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A Year of ParisDecember 16, 2015
With Paris standing strong following November's terrorist attacks, we're taking a look at the top travel stories from the City of Light, as gathered by our Paris correspondent, Richard Nahem.
We started the year with a look at Hotel Fouquet’s Barriere on the Champs Elysees. Modeled after the historic Fouquet’s Café, which was opened by Louis Foquet in 1899, the 81 room-, 33 suite-property pays homage to its star-studded past, when it served as a watering hole for cinema celebrities like Marlene Dietrich and Jean Gabin.
Today the hotel annually hosts the Cesar Awards, the French equivalent of the Oscars. It is also home to five restaurants: Fouquet’s, Fouquet’s Café, La Petite Maison de Nicole, Galerie Joy and Le Diane, which has been awarded one Michelin star.
In February we took a look at spring in Paris, which promised a busy season for culture lovers.
From a revival of Sigin' in the Rain to an exhibit on Italian decorative art from 1900-1940, spring events in Paris offered something for everyone.
We got a chance to check out the recently opened The Peninsula Paris in March. The new luxury property was built on the site of a former grand hotel in 1906; in its time the building has seen the founding of The League of Nations, as well as the composition of the score for An American in Paris by George Gershwin.
When it opened the hotel was fresh from a six-year renovation led by Peninsula's in-house design team, Henry Leung of the Hong Kong-based Chhada Siembieda Leung Ltd and Paris-based designer Richard Martinet. Standout features include the Lobby Restaurant, a French-style dining room; the aviation-themed L'Oiseau Blanc; and accommodations that are said to be among the largest in the city.
The month of April was all about fashion, as we took a look at the top fashion exhibitions in Paris to watch for the coming year.
Notable offerings included a retrospective on Jeanne Lanvin, one of the first female fashion designers in Paris, as well as explorations of the work of Yves Saint Laurent and Jean Paul Gaultier.
Nothing makes a Paris getaway like grabbing a bite from a local shop to eat out. In May we rounded up some of the top gourmet and food shops on the historic Place de la Madeleine.
From the Maille high-end mustard shop to Fauchon, Caviar Kaspia and Masion de Truffe, we rounded up just the right lineup for an unforgettable picnic.
Summer in Paris is often thought to be the time when Parisians flee the city on their annual vacations. But recently with more restaurants staying open and an expanded lineup of local events, we were able to put together a unique to-do list for a summer in the city.
Travelers can cool off at the Paris Plage urban beach along the Seine, take in an outdoor movie at the Parc Villette with the Cinema en Plein Air or visit a classic carnival at La Fete du Tuileries in Tuileries Park.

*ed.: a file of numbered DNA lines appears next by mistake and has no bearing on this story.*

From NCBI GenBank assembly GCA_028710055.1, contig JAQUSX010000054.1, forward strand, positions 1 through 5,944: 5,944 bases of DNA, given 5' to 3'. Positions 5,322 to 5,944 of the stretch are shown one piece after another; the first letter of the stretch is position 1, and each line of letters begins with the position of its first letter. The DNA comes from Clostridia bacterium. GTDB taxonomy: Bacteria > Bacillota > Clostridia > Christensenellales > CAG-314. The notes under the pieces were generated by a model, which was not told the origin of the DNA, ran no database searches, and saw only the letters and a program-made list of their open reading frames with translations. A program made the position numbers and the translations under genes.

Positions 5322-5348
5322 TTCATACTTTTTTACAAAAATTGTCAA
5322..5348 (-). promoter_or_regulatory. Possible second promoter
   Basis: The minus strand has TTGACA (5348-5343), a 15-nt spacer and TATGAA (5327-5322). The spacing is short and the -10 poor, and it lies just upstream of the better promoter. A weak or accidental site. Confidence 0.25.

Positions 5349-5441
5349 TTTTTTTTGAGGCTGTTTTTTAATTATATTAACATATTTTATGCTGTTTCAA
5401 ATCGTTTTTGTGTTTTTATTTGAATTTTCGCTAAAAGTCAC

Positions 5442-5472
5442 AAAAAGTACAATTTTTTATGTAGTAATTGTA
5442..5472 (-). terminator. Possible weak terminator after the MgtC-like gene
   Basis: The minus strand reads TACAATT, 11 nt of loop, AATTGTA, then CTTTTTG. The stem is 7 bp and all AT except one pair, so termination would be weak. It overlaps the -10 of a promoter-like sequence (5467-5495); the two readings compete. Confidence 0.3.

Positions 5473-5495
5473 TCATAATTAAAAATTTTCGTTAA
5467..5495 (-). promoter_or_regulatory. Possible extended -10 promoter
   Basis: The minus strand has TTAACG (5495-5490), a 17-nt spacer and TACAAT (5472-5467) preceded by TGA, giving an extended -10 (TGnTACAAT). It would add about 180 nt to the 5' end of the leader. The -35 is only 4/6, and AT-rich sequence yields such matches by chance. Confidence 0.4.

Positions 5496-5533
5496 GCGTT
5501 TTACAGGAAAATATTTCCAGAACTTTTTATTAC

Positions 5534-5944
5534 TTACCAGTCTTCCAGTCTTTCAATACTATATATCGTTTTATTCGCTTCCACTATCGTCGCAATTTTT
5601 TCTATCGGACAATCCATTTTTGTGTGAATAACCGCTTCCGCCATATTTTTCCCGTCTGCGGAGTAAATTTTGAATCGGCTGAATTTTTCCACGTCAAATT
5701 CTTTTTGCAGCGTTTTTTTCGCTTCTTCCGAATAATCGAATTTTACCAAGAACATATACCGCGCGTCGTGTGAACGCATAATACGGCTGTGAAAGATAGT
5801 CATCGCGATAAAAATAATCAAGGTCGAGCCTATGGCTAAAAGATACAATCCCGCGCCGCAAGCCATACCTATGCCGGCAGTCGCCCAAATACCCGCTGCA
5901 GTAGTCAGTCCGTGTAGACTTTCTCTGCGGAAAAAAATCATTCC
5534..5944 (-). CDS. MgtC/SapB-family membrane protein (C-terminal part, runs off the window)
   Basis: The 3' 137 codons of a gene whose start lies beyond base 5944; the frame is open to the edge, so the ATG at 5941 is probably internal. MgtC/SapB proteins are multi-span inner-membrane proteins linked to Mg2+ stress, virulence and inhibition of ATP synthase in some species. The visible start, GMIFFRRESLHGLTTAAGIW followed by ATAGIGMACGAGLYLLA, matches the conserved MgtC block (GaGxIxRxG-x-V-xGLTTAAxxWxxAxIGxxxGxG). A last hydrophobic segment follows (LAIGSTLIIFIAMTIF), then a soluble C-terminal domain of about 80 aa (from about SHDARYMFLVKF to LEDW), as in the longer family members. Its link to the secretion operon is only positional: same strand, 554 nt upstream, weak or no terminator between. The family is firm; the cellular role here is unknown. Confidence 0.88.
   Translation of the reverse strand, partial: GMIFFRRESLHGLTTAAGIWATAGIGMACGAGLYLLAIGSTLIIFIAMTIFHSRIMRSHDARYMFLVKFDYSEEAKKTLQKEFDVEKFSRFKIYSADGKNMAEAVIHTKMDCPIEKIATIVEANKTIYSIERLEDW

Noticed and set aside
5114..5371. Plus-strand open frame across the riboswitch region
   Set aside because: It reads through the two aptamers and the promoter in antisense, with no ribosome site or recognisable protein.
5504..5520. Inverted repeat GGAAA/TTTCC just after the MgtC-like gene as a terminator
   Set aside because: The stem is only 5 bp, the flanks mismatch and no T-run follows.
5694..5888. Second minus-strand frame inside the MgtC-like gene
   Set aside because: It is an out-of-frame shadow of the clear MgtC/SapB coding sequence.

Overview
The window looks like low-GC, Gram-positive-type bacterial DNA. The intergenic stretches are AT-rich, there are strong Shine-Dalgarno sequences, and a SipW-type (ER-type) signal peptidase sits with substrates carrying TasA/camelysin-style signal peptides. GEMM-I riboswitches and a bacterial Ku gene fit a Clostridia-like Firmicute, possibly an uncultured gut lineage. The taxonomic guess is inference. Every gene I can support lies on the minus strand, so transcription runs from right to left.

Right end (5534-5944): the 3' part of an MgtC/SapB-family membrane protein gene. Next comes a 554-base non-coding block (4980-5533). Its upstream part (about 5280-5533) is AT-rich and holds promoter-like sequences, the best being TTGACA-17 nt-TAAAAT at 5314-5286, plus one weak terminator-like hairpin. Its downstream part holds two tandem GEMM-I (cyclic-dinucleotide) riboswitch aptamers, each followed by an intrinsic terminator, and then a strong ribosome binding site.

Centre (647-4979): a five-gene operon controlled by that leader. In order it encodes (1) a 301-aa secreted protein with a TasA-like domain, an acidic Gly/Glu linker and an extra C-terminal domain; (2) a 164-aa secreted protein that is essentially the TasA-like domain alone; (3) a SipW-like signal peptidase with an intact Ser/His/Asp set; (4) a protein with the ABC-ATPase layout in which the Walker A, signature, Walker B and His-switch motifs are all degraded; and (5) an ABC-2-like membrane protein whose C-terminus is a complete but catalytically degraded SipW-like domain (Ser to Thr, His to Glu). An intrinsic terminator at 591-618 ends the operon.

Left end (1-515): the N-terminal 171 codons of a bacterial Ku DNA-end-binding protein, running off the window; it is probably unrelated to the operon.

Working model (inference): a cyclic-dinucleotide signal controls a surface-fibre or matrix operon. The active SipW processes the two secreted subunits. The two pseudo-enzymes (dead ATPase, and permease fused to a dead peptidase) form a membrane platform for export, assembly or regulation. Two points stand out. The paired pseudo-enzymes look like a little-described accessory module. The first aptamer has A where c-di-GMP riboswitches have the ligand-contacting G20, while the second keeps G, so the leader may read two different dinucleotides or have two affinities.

In July we got a chance to tour the La Reserve Paris, which has brought a smaller, more intimate experience to the city's booming five-star hotel market.
The 26 suite, 14 room property (decorated by Jacuqes Garcia) the lobby and overall design call to mind a 19th century Belle époque Parisian apartment. Since it is situated on a quite street between the Champs Elysees and the Elysees Palace, guests can use it as a quiet retreat during their stay in the city.
No trip to Paris would be complete without some art appreciation, which is why in August we checked out the Marais area. Similar to New York's Chelsea neighborhood, the Marais is known for having some of the top contemporary art galleries in the city.
What should travelers see? Galerie NEC started as a Swedish mid-century furniture gallery, but its popularity soon exploded with exhibits on ceramic art from the likes of Vincent Gagliostro, Gregoire Scalabre, Wouter Dam, Michael Geersten, Karin Tornell, and Thomas Humery. Other notable spots to check out include Almine Rech, Thaddaeus Ropac, Karsten Greve and Galerie Perrotin.
Our tour of Paris art continued in September with our special preview of the top Paris art exhibitions to check out in the fall.
From a chronological/thematic tour of Picasso's oeuvre to exhibitions on Warhol, pictures of prostitution in France and Karl Lagerfeld, fall proved to be another stellar season in Paris art.
November was Paris Photo Month. Since 1998 Paris has spotlighted the art of photography with exhibitions throughout the city.
This year our top picks were the perennial favorite Paris Photo, as well as exhibitions on Philippe Halsman, the Maison Européenne de la Photographie and the Foundation Henri Cartier Bresson.
Another classic Paris experience is a visit to a neighborhood bistro. In November we rounded up five of our top picks.
From Chez Dumonet on the Left Bank to Le Reminet near Notre Dame, these classic Paris eating spots are the perfect place to unwind in the middle of a busy day.
November also saw the devastating terrorist attacks in the Marais and around the city. Our Paris correspondent shared his firsthand experience of the attacks and their immediate aftermath, and how the city is still standing strong.
Finally, with the holiday season approaching, we compiled a guide for shopaholics visiting Paris this season.
From charming boutique stationery at Melodie Graphiques to delicious food gifts from Jacques Genin, we pulled together gift ideas for everyone back home on your list.